Two new Sun Bear cubs have just arrived at Phnom Tamao zoo, rescued from wildlife traders. But they’re the lucky ones – many bears don’t escape
Molly, a young sun bear who was rescued from wildlife traders, at her new home at Phnom Tamao zoo.
MILLIE, a 14-month-old sun bear, sits in the corner of her new enclosure, sucking her paw and letting out a constant, quiet whine. Her new playmate Mollie eagerly lunges at her but receives little reaction from the nervous cub who until recently was neglected, malnourished and chained by the neck to a tree.
The pair are two of the newest additions to the Free the Bears family, currently numbering 93 members, at Phnom Tamao Zoo and Wildlife Rescue Centre.
An average of 10 to 15 bears are confiscated per year from wildlife traders, restaurants and rich pet owners, according to Matt Hunt, Southeast Asia program manager for Free the Bears, an NGO that has been working in Cambodia since 1997 trying to eliminate the bear trade.
“Many more than this are taken from the wild each year,” Hunt said, “but unfortunately we cannot get to all of them”.
In the past, bears were hunted for traditional Khmer medicines. Bear paws, gall bladders containing bile, teeth and claws are still traded in Cambodia by hunters.
But according to Choun Vuthy, who has been working at Phnom Tamao for 11 years and is now their bear manager, the real market today is international.
I can’t understand why people would pay [$500 for bear paw soup]. they say it gives them power but what is power in cambodia?
Previously wild animal products, often referred to as “bush meat” were readily available and affordable for local people, he said. As wildlife numbers have declined in the region, these products have risen in value on the international market. Live Cambodian bears that are traded across the border are generally bound for bear bile farms in either Vietnam or China.
Bile is believed in many Asian cultures to cure a range of illnesses from high blood pressure to impotence.
Free the Bears estimates around 9,000 bears are living in bile farms throughout China, where they are kept alive for up to 10 years in tiny cages having bile removed twice daily via tubes or catheters inserted into their gall bladders.
Vuthy says that Cambodia’s Asiatic black bears are sought after by bear bile farmers. Sun bears are smaller and produce significantly less bile.
Instead, full-grown sun bears are generally killed, their teeth, claws, paws and gall bladder removed and sold, and their meat eaten locally.
Cubs are captured and either exported or sold within Cambodia as exotic pets.
A brutal trade
Capturing the bear cubs means killing the mother as well. “A mother bear will fight to protect her baby until she dies,” Choun Vuthy said.
Local wildlife experts say Cambodia is not known to have had a bile farm. However, bear paws remain highly sought after for a traditional soup that was once easy to find. Choun Vuthy told the Post that in the last few years a government crackdown has driven the trade underground and the delicacy can only be found in a handful of restaurants at a rumored price of around US$500 per bowl.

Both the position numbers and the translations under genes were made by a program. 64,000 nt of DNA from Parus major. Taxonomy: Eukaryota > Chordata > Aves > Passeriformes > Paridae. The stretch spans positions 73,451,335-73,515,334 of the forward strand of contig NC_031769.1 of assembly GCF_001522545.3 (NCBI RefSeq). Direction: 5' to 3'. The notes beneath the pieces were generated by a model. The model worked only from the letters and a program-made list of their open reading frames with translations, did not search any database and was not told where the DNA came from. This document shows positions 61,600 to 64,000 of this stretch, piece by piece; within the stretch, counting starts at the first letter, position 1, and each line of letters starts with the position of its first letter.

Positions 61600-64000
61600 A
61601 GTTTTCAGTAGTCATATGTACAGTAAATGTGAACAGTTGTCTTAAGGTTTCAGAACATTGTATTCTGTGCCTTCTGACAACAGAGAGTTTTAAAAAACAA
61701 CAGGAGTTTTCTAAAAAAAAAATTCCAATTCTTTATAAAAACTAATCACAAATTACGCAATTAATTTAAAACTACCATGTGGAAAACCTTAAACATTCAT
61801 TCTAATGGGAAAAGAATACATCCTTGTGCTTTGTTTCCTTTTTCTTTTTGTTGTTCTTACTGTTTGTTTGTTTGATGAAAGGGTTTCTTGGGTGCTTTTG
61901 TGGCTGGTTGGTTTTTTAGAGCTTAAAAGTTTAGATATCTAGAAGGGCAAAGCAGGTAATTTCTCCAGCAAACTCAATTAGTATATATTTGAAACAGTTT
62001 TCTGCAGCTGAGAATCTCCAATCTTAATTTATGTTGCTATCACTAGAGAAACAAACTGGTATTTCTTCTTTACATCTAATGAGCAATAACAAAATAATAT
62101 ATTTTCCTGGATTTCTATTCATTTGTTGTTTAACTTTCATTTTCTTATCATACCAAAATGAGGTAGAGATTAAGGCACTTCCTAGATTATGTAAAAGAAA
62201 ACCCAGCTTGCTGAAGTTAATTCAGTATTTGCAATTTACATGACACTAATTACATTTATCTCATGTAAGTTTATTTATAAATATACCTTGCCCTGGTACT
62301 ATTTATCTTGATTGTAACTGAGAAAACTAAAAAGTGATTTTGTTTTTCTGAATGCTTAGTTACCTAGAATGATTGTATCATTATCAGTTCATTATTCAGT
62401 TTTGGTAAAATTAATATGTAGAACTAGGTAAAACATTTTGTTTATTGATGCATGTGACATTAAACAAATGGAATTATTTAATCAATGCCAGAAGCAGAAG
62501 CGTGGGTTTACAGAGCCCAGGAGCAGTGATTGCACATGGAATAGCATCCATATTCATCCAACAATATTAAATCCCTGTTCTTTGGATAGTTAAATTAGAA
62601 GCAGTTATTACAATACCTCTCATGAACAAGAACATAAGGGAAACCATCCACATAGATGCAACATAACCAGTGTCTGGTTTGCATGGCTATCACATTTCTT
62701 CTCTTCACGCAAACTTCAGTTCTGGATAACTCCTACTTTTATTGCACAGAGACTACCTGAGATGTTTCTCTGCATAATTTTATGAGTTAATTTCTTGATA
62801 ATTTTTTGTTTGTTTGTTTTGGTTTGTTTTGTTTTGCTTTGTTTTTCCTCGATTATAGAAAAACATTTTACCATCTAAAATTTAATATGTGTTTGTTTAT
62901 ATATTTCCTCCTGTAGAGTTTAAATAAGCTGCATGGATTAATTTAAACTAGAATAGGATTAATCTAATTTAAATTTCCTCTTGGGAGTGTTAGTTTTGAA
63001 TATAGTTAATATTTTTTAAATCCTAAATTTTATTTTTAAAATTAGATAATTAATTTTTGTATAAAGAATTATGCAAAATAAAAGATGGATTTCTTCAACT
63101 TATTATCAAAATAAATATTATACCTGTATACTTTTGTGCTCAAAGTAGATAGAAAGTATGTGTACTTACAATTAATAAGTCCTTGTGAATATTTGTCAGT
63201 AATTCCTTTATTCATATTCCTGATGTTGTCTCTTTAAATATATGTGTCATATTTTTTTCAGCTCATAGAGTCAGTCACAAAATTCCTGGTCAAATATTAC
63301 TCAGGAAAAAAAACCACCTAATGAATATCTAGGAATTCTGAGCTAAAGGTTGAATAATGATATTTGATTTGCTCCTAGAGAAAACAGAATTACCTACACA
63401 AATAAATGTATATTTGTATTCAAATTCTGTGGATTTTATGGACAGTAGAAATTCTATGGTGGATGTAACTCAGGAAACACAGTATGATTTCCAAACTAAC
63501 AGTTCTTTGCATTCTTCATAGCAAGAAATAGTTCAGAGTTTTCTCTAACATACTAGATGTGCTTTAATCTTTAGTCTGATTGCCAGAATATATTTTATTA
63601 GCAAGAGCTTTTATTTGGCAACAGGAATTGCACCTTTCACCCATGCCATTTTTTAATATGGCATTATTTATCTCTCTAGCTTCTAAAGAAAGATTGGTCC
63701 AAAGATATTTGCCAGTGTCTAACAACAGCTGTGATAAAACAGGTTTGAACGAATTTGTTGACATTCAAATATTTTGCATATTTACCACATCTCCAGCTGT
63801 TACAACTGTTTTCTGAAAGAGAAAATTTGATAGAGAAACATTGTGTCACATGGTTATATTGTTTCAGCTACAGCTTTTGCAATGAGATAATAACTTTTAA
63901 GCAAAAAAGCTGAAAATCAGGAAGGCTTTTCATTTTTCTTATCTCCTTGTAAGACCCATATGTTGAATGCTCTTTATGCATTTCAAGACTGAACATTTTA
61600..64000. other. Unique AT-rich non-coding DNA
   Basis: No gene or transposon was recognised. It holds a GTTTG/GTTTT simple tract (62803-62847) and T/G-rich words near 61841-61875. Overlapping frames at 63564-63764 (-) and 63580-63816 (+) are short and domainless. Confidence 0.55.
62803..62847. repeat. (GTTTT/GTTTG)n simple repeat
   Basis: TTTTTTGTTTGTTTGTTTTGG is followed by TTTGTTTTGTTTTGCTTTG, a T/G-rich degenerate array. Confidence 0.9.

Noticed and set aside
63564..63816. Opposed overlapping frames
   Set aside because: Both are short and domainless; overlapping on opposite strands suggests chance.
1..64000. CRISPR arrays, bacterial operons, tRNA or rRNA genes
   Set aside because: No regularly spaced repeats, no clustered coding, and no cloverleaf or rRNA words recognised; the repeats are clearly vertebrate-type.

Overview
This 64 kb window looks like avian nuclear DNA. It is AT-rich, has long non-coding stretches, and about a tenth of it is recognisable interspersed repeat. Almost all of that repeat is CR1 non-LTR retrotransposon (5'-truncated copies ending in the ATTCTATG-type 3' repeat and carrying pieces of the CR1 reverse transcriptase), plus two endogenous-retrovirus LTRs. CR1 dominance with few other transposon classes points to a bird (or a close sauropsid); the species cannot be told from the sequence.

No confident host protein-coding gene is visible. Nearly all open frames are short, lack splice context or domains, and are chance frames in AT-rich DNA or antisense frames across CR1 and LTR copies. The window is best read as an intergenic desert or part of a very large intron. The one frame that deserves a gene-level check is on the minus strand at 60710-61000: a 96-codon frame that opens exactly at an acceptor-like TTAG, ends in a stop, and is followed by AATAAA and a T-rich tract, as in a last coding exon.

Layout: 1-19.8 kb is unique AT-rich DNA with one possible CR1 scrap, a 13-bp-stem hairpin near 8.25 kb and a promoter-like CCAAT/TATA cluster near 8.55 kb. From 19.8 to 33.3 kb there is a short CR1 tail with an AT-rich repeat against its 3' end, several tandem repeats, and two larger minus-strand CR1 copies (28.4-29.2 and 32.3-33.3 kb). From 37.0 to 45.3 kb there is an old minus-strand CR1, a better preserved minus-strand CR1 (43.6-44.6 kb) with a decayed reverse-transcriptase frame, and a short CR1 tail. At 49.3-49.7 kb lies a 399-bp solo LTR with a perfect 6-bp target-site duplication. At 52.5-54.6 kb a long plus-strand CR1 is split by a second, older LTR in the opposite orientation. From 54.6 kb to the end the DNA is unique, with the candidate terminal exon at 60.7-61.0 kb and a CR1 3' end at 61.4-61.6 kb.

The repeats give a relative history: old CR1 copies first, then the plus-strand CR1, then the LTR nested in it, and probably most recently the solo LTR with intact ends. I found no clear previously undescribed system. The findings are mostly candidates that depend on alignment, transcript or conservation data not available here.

“I can’t understand why people would pay this price,” he said. “They say it gives them power, but what is power in Cambodia? Power is a big gun and a lot of money. You don’t find that at the bottom of a $500 bowl of bear paw soup.”
To capture Cambodia’s bears, snares are commonly used because they are cheap and easy to make. A snare can be set up for around 2,000 riels using just a motorbike brake cable and a few branches.
Choun Vuthy said the poachers don’t care if they injure the bear. “Bile farms buy them in any condition as they generally have vets to keep injured bears alive,” he said.
Things have improved dramatically for Cambodia’s wildlife since a government team was set up in 2001. The task force, known as the Wildlife Rapid Rescue Team (WRRT), has enforced new wildlife trading laws and has significantly decreased the availability of wildlife products locally and in cross-border trade.
Often offences are committed by poor local families hoping to catch meat for the family or wildlife products for trading.
In these cases, wildlife products are confiscated, but these local hunters are not the real target, Hunt said, it is the traders that travel to these poor villages sourcing wildlife that WRRT are after.
Article 93 of the Forestry Law imposes five- to ten-year prison sentence for trafficking black bears.
For sun bears, the penalty is between one and five years’ imprisonment and a fine of up to 100 million riels. But according to Annette Olsson
of wildlife NGO Conservation International (CI), the vast majority of cases do not result in conviction.
CI found that out of 268 sample cases between 2001 and 2005, only seven were convicted and one resulted in imprisonment.
Olsson says enforcement has not improved, despite recent upgrades to ranger training.
Traders keep their hands clean, she said. The real work is done by the trappers and transporters, so catching traders “red-handed” can take months to investigate and plan, she said.
When traders are caught, the corruption-ridden court system is ill-equipped to deliver convictions.
It is this international trade that is threatening Cambodia’s bears with extinction.
For Phnom Tamao residents like Millie and Mollie, their future will be in captivity, but Hunt says Free the Bears is looking to establish a release program for confiscated bears.